Damage was probably extensive; we won’t start to get a fuller picture until the winds and waters subside and the sun comes up. The landfall was about 20 miles east of the location predicted by NHC yesterday, and the damage numbers came down some. (Note that 20 miles is utterly trivial – the models, and NHC, did a great job with this storm once it entered the Gulf and RI was locked in.) The latest computer model estimates are around $25 Billion when all is said and done, which puts Laura in the same company as the inflation/growth adjusted Rita ($18 Billion in 2005, probably $24 Billion today). While the gauge readings have been in and out, on radar it looks like the eyewall stayed just east of Port Arthur, so while the wind damage there will be extensive, the flood damage should not be as bad as anticipated by at least $5 Billion. A key issue with the total damage amounts will be driven by the five major refineries in the damage swath. Based on landfall, radar, etc. unless something broke that shouldn’t have, the Port Arthur facilities will need repairs and cleanup but should be back online within a month or two. The Lake Charles facilities may be in worse shape. But we won’t know until later today. Water was still rising at the inland gauges. There will also be extensive agriculture impacts from this storm, as many crops are within their prime growing seasons.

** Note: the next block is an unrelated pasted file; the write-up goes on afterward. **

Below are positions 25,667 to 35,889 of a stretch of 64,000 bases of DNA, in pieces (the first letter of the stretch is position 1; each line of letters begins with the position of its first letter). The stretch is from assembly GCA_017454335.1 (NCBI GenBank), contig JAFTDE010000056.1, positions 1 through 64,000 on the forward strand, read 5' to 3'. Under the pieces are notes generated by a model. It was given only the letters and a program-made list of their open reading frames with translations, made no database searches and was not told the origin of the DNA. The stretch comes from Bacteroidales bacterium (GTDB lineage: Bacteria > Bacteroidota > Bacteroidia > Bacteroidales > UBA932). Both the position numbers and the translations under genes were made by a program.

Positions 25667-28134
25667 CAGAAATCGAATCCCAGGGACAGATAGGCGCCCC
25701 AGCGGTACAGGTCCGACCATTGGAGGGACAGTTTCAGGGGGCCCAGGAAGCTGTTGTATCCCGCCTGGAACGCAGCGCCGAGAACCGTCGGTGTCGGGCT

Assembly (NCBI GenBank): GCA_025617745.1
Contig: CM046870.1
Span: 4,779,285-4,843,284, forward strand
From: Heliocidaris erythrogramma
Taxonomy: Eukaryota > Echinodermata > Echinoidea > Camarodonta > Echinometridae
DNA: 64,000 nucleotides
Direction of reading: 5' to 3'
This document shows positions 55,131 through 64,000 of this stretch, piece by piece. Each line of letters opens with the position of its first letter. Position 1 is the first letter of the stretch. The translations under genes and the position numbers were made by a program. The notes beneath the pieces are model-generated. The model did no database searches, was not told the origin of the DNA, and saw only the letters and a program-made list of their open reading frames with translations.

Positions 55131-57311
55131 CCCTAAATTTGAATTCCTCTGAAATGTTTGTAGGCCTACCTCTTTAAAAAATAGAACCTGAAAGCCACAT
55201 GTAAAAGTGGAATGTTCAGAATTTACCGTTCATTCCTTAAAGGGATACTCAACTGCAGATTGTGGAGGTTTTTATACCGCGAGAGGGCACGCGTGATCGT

It’s not over for this storm as winds will be well above tropical storm force well inland. Expect damage and power outages as far inland as Little Rock …
In the big picture, Larua may well transit the US and exit into the Atlantic, perhaps no longer techically a tropical system, but producing tropical storm force winds in the Canadian Marintime Provinces …
Will keep watching as the reports come in. Elsewhere, Typhoon Bavi has hit North Korea. Agriculture in the PDRK probably took a big hit, but until we get satellite data or defectors, we won’t know for sure. Instability there is always a worry.